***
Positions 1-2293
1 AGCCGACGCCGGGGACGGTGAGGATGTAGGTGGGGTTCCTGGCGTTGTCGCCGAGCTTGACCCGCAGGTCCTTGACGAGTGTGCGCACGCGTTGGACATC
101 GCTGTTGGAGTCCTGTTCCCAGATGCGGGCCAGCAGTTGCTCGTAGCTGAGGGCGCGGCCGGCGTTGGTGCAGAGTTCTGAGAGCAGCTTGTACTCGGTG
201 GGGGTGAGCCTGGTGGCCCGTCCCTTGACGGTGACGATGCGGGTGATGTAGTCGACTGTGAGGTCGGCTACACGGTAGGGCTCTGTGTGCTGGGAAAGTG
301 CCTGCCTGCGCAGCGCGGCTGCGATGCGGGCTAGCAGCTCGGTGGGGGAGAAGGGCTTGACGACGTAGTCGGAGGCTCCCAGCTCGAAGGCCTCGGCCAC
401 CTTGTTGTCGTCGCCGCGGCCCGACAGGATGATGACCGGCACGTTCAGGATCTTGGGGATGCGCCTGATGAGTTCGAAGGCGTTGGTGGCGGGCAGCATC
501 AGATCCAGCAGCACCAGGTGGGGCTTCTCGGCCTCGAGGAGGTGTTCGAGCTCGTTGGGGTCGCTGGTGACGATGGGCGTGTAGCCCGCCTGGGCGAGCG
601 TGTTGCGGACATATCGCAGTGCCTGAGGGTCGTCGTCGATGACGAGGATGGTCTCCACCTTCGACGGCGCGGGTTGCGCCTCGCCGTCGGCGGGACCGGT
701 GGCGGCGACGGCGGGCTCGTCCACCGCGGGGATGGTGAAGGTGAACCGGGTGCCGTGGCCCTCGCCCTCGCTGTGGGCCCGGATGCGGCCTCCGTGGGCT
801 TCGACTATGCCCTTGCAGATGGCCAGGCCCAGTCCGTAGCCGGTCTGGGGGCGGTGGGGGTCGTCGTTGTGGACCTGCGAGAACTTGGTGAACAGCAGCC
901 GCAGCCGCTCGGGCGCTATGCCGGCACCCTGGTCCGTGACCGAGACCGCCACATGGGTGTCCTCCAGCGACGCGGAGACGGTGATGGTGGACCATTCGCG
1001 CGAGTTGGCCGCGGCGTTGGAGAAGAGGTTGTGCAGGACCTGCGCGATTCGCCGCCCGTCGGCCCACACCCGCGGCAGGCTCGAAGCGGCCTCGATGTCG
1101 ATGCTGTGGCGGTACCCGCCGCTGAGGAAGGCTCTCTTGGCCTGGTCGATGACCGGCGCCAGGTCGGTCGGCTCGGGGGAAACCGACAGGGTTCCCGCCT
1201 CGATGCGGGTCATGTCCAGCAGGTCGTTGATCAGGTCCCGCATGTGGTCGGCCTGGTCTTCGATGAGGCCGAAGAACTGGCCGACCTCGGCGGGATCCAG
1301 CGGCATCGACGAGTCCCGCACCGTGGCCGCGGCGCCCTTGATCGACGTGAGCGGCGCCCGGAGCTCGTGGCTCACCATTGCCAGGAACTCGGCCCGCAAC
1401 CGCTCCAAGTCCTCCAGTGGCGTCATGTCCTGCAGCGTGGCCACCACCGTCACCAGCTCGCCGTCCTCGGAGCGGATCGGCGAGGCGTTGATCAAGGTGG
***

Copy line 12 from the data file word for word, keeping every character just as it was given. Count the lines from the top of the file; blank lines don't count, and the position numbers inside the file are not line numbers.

1001 CGAGTTGGCCGCGGCGTTGGAGAAGAGGTTGTGCAGGACCTGCGCGATTCGCCGCCCGTCGGCCCACACCCGCGGCAGGCTCGAAGCGGCCTCGATGTCG